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How to Help Your High School Senior Cope with Covid-19

Photo by Retha Ferguson from Pexels

If you’re the parent of a teen and in particular a high school senior, your lives may have looked very different just a few months ago. You were probably preparing for graduation and the many milestones of senior year while emphasizing the same day-to-day guidelines such as not texting while driving, and avoiding alcohol. 

Now, the milestones are gone for many teens, and the warnings have become more focused on remembering to maintain social distancing and wear a mask.

It’s been a difficult few months for everyone, but for high school seniors, there are so many life milestones they will no longer get to participate in, and that can be an overwhelmingly sad feeling. There is also a lot of uncertainty as far as how the next few months will play out.

For example, colleges and universities aren’t even sure in some places if they’ll be reopening in the fall, and if they do reopen, campuses could be a lot different for a while. 

So how can you provide support to your high school senior during this pandemic?

Be Empathetic

As a parent, you probably have a lot on your plate right now. 

There are economic concerns and the day-to-day challenges that have occurred as we all deal with the unknowns of covid-19, but don’t let that diminish what your teen is feeling. 

There are so many milestones that are intended as a way to celebrate the culmination of seniors’ entire school careers, so as a parent, be sensitive to what your teen is ultimately missing.

For example, there are prom, graduation, and final sporting events, all of which are likely canceled for most teens around the country. 

Put yourself in your teen’s shoes as you provide them with emotional support, even if you are also feeling worried or frustrated. 

There will be a certain sense of mourning that many seniors feel right now, and that’s natural. 

Much like other types of grief or mourning, there may be phases that your teen needs to go through as they process their myriad of emotions.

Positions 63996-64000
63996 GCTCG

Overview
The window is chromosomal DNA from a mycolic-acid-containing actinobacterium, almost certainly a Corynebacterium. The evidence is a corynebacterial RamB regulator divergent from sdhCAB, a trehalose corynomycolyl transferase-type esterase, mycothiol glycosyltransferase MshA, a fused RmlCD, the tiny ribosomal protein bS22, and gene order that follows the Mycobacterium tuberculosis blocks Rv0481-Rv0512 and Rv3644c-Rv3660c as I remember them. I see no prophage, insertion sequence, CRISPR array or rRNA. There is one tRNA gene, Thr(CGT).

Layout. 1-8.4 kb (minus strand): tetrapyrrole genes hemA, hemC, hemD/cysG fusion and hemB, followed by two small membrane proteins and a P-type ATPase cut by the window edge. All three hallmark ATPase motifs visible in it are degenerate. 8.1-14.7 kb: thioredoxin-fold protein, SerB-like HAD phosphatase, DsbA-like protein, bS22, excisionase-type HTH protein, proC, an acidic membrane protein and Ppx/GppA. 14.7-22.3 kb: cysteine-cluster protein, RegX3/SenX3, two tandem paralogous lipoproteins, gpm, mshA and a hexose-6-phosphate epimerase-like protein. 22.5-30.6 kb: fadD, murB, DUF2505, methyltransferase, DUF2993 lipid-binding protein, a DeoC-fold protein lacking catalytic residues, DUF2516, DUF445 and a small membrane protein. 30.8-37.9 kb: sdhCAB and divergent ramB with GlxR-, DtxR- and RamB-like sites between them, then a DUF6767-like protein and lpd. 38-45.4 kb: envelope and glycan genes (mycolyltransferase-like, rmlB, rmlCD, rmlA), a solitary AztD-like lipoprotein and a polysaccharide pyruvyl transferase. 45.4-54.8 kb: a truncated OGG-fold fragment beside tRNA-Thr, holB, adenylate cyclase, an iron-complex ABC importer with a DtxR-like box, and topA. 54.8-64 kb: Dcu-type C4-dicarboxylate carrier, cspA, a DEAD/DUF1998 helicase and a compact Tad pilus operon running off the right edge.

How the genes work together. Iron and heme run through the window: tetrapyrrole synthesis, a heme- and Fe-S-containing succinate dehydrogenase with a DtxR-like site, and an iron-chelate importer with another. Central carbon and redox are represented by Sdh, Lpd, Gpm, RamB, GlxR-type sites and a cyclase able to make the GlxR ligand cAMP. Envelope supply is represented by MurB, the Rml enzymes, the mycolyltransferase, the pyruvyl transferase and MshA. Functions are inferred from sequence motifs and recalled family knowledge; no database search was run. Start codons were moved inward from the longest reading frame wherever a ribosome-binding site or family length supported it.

Be On the Lookout for Mental Health Red Flags

It’s not just teens who are experiencing serious mental health effects from the covid-19 crisis. Everyone is feeling it, but teens may be more susceptible. 

As a parent, familiarize yourself with the red flags of mental health issues like depression and anxiety. 

If you notice them in your teen, it’s best to talk with them directly and potentially have them speak with a counselor before the problem becomes more challenging. 

Encourage Your Teen to Stay Connected 

When social distancing first started, teens may have found it easy to stay connected with their friends through FaceTime, social media, or other communication platforms. 

Now that it has gone on for two months in some places, that has become increasingly challenging. It may be easier to drop into a pattern of disconnect, but as a parent, one thing you can do to help your senior or kids of any age is encourage them to stay socially connected. 

Yes, they have their family, but teens need more than that. 

Remind them to connect with friends virtually and help them come up with creative ways to do so. 

You can also find alternative ways to celebrate certain milestones that would be happening in your teen’s life. Of course, it’s not the same, but it may be a memory they build along with a sense of resilience. 

You could, for example, have a virtual family party to celebrate their graduation or help them organize a FaceTime prom. 

Talk to Your Teen About Things You Can Do Together

Your teen has you, and that’s valuable, even if you don’t necessarily think they feel that way. 

Talk to your teen about what they might be interested in doing with you during this time. 

Maybe you take an online cooking class together or come up with something else that’s enjoyable and can be a stress reliever and a distraction for both of you and perhaps the entire family.

Finally, remind your teen to focus on things they can control

Some things are out of all our control right now, but not everything. 

If your teen can plan a trip later in the summer, help them do that. If they can plan for a party at the end of summer before everyone leaves for college, maybe that’s an option. Help your teen have something to look forward to, as well as something they can manage.

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